tional policies, programs, and practice at the local, state, and federal levels might permit meaningful inclusion of engineering at the K–12 level in the United States?
The committee believes this report will be of special interest to individuals and groups interested in improving the quality of K–12 STEM education in this country. But engineering educators, policy makers, employers, and others concerned about the development of the country’s technical workforce will also find much to ponder. The report should prove useful to advocates for greater public understanding of engineering, as well as to those working to boost citizens’ technological and scientific literacy. Finally, for educational researchers and cognitive scientists, the document exposes a rich set of questions related to how and under what conditions students come to understand engineering.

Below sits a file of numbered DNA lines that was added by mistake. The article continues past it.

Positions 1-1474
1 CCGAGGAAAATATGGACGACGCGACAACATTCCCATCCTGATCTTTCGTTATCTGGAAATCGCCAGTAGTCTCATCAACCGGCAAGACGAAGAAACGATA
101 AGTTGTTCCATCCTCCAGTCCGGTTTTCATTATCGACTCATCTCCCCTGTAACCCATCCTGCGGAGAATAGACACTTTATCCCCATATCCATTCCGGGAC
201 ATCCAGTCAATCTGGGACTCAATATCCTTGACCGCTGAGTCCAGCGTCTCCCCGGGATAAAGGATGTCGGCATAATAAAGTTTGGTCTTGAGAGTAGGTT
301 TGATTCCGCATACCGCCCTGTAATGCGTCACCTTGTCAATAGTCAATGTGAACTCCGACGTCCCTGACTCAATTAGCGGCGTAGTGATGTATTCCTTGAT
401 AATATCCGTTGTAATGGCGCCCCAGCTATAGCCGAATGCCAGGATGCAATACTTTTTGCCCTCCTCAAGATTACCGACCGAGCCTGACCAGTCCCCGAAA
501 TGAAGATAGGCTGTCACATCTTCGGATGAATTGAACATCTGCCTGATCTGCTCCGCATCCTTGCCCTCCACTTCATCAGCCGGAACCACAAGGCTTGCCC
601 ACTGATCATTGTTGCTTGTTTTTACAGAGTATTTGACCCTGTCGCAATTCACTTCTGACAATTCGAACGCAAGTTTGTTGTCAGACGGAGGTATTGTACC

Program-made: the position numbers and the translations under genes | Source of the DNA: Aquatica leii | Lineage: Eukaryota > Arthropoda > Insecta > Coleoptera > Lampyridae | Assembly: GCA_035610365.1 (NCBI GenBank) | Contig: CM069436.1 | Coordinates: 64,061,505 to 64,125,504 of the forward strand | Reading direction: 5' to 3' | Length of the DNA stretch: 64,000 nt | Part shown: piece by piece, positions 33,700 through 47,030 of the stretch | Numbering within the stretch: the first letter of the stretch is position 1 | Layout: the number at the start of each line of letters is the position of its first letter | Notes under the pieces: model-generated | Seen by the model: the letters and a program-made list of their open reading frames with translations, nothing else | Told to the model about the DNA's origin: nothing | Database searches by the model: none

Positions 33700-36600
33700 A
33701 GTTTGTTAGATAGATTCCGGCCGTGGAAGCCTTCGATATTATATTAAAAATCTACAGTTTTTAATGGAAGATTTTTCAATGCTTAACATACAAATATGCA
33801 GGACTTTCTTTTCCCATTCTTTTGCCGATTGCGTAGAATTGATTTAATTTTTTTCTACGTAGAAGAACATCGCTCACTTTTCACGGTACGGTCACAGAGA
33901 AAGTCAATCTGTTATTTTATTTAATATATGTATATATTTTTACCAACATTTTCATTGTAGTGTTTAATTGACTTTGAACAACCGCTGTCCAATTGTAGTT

The specifics of how engineering is taught vary from school district to school district, and what takes place in classrooms in the name of engineering education does not always align with generally accepted ideas about the discipline and practice of engineering. This is not to suggest that K–12 students should be treated like little engineers, but when a school subject is taught for which there is a professional counterpart, there should be a conceptual connection to post-secondary studies and to the practice of that subject in the real world.
The committee set forth three general principles for K–12 engineering education.
Principle 1. K–12 engineering education should emphasize engineering design.
The design process, the engineering approach to identifying and solving problems, is (1) highly iterative; (2) open to the idea that a problem may have many possible solutions; (3) a meaningful context for learning scientific, mathematical, and technological concepts; and (4) a stimulus to systems thinking, modeling, and analysis. In all of these ways, engineering design is a potentially useful pedagogical strategy.